While the City Council will hold a public hearing on the budget tonight (Tuesday), only a fraction of Berkeley’s $300 million budget is actually in question.
Most of the budget is comprised of fixed costs: parks, police, fire, the planning department, the housing authority and more. These are ongoing costs that rise according to the cost of living and labor negotiations.
There is about $4.4 million available for one-time expenditures, according to Budget Manager Tracy Vesely. The councilmembers have referred about three dozen budget items to a list they would like to see funded with that money.
Funds available come mostly from more revenue than anticipated from real estate transfer taxes, the sale of property on Sixth Street and other property-related revenue, according to Vesely.
If the council approves an increase in parking meter fees from 75 cents per hour to $1 an hour, as the city manager has recommended, that will add about $400,000 to the funds available to the council. (The funds will add up to about $800-$1 million per year, but it would take six months to get the meters recalibrated, Vesely said.)
Meanwhile, the eight councilmembers, mayor and the public are likely to have a wide range of opinions on how to spend the available funds.
Councilmember Darryl Moore said he wants to spend money on “those things that serve our young people.” He has recommended a $50,000 expenditure on the Berkeley Boosters/Police Activities League.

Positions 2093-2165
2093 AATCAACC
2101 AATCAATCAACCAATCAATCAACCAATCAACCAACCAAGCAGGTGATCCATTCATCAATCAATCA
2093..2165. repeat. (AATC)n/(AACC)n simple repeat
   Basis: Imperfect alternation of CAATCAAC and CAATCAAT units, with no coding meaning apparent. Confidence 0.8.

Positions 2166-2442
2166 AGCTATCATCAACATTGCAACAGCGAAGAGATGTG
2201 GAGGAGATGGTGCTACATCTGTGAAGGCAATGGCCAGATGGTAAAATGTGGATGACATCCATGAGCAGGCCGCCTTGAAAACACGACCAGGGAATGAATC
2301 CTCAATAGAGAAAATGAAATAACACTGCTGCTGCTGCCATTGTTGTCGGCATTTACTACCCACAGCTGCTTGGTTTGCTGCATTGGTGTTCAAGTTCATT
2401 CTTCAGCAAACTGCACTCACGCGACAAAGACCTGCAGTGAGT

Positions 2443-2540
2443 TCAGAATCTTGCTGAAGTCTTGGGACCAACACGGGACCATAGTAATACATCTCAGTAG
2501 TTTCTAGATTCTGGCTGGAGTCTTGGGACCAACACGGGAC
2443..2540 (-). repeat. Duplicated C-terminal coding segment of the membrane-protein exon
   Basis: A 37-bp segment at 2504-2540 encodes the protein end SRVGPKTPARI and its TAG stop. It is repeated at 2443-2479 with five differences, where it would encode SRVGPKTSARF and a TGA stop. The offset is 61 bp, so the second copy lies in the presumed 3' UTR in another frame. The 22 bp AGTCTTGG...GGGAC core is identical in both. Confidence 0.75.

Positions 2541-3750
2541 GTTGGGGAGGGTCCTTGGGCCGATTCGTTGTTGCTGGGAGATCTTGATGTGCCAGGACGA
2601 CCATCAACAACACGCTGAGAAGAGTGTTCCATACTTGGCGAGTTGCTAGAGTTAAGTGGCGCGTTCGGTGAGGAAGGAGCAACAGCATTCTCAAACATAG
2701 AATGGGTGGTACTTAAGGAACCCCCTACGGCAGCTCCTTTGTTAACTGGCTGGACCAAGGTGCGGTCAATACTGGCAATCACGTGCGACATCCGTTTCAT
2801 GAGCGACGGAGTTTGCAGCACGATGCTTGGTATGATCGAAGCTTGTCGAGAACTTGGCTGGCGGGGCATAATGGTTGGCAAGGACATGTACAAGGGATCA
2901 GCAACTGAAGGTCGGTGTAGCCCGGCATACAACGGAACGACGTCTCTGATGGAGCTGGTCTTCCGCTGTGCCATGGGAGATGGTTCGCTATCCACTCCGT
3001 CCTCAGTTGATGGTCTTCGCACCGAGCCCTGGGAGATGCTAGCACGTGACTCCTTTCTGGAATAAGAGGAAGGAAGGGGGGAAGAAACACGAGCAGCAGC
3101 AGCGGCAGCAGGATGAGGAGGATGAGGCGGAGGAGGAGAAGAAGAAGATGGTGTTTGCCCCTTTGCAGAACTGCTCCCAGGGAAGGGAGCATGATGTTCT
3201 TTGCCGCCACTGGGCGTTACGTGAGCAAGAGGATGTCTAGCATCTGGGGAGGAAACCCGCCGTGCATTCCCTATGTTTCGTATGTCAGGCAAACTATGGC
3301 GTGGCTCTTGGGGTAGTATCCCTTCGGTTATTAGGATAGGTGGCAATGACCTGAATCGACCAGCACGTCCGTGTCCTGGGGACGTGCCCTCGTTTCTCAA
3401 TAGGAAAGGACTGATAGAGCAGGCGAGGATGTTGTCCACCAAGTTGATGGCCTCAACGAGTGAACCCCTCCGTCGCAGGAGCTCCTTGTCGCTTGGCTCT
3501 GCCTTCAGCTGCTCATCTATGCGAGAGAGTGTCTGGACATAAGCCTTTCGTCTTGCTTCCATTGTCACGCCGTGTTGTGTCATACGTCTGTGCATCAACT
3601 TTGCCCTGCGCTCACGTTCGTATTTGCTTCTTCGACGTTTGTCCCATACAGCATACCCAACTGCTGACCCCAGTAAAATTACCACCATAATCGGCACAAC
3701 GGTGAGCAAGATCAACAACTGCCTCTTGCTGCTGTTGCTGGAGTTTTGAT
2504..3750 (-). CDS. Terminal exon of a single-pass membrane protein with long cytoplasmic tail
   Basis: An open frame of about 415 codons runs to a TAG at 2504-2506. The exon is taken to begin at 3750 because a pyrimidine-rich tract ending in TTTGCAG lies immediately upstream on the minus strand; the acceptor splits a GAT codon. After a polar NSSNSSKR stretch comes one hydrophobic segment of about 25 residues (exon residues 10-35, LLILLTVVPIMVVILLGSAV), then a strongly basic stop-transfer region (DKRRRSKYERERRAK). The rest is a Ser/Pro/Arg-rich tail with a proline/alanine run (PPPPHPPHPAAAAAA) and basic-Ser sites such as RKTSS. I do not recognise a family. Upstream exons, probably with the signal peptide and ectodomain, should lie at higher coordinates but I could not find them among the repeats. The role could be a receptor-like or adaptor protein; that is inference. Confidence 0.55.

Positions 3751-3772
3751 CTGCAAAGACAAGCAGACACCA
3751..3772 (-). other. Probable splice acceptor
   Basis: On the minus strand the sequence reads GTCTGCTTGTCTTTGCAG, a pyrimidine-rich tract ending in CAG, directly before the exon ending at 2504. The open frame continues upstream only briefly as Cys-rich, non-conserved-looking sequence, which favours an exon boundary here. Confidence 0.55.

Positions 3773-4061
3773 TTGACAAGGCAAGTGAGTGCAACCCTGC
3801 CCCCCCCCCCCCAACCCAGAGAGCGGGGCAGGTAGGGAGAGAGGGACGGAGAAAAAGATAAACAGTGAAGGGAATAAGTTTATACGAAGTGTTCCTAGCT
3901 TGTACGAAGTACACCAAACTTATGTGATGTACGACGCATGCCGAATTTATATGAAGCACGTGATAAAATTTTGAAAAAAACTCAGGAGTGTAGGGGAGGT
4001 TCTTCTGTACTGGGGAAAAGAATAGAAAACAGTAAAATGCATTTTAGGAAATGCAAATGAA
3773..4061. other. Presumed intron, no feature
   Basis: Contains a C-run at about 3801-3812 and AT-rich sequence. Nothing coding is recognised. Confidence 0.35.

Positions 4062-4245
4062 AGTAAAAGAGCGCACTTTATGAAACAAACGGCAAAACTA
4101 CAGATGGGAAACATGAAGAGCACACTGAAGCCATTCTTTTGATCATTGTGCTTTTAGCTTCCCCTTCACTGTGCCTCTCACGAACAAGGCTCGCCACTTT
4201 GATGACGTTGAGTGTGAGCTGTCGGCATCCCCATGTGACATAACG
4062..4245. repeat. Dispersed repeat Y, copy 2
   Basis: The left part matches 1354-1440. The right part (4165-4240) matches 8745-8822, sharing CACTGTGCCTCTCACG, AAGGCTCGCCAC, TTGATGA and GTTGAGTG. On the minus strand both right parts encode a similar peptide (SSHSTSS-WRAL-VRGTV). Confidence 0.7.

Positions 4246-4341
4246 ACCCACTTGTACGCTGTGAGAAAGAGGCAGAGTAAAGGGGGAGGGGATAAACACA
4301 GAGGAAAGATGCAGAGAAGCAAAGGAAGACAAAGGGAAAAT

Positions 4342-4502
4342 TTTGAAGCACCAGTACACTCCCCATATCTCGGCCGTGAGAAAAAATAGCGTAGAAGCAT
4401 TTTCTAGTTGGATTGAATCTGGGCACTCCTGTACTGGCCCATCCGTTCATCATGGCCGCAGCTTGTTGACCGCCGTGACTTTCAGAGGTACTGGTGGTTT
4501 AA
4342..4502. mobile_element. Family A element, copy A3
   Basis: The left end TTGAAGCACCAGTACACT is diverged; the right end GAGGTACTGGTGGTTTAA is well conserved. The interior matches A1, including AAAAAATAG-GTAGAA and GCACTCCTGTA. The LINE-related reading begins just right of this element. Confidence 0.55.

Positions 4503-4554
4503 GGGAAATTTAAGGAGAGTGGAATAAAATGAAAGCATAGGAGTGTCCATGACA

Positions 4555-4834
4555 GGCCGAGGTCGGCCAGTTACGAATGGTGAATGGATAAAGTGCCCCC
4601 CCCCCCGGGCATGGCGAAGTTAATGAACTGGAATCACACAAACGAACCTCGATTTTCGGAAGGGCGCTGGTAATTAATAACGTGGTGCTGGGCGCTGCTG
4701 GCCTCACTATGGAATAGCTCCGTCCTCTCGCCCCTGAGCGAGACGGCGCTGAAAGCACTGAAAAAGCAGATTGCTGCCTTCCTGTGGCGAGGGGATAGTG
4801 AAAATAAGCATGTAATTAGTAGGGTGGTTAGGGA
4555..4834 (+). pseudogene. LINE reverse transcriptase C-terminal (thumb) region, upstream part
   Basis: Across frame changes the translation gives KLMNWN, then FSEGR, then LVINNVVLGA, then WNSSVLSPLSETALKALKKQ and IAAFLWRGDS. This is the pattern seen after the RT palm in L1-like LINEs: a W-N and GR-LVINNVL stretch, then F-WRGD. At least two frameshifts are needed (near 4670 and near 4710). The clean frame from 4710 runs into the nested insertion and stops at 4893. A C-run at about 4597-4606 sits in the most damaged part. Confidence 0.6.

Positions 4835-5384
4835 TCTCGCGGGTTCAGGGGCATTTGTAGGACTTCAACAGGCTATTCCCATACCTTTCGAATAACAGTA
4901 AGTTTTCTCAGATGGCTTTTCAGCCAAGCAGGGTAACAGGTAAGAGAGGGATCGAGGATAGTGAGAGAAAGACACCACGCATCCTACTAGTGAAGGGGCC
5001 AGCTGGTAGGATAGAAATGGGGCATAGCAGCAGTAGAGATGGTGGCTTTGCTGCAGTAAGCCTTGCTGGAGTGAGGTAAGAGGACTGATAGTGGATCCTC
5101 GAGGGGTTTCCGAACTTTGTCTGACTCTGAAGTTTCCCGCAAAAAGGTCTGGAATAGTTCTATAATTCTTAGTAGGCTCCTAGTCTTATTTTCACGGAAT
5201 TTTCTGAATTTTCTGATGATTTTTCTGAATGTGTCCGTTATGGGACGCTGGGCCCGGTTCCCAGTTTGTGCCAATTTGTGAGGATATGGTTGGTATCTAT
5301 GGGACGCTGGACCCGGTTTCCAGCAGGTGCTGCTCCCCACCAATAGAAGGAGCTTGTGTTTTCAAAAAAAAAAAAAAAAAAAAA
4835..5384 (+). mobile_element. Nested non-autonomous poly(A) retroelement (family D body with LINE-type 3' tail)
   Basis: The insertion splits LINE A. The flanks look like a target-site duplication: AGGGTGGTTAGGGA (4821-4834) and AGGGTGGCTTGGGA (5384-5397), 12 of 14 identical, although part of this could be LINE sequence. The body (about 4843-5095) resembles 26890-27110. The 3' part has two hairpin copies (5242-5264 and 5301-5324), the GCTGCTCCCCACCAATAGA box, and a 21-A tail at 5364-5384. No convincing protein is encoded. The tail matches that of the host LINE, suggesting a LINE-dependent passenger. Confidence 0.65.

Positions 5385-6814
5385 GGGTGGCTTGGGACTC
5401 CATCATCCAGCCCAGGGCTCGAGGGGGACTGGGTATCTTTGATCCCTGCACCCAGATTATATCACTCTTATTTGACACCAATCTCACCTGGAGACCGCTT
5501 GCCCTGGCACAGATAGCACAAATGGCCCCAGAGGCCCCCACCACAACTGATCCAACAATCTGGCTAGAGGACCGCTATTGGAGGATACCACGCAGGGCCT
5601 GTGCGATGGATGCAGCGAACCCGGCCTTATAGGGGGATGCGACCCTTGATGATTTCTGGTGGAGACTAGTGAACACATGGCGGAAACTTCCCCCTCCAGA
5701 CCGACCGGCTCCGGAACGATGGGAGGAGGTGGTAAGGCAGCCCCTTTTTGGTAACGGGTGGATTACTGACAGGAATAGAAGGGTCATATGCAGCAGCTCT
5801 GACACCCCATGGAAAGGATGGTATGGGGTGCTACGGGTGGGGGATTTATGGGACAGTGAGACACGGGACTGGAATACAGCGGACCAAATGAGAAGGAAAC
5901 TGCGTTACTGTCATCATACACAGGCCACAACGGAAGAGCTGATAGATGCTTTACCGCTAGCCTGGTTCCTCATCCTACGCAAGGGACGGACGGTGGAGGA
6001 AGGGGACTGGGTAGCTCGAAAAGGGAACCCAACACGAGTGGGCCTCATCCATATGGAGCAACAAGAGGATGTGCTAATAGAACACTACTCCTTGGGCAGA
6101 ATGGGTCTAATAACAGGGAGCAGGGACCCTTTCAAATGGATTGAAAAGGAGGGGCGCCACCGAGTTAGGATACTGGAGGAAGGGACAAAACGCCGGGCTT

Also, fixing storm drains is a priority, Moore said. In his budget recommendations, the city manager has called for a one-time expenditure of $2.5 million for storm drains above the budgeted annual expenditure of about $3 million.
And Moore wants to see the planning process on San Pablo Avenue expedited. That would take hiring a senior planner at a cost of about $100,000. The planner would work on Telegraph Avenue area, San Pablo Avenue and other projects.
Moore said some of the funds required for one-time projects might come from the reserve. The city has 11 percent of its general fund in reserve, he said. “It may be we’re talking about some of that.”
Vesely, however, said the city manager was considering keeping a higher percentage of the budget in reserve. The amount on hand (actually 7 percent liquid reserve) would fund the city after a disaster like Katrina for one month only, she said.
Councilmember Gordon Wozniak said he had the impression that the city manager had already allocated funds for one-time expenditures. If funds become available from the parking meters, however, he, like Moore, would like to see the Berkeley Boosters funded.
“I’m worried about crime—they do great things with kids,” he said.
And, Wozniak said he’d like to see the fire department funded. It would cost $900,000 to end the rotation of “brown-outs,” where stations close (maximum one per day) to save money on overtime. “Even raising the parking-meter rate would fund only part of it,” he said.
While much attention has been paid to funding Telegraph Avenue improvements—Councilmember Kriss Worthington is calling for restoring funding at least to the programs that were cut on Telegraph Avenue, including two bicycle police officers and a mental health team ($324,000)—Councilmember Dona Spring is asking for some of the same attention to the downtown area. She wants a mobile crisis team for Telegraph and for downtown.
“Both suffer from some of the same problems,” she said.
Spring is also calling for $1 million to be spent for affordable housing, especially for low and very-low income people.
At tonight’s public hearing, citizens are likely to line up to lobby council for dozens of worthy projects.
“The system encourages people to ask for more than there is,” Wozniak said. “We have to make a realistic assessment. What will get funded will need five votes.”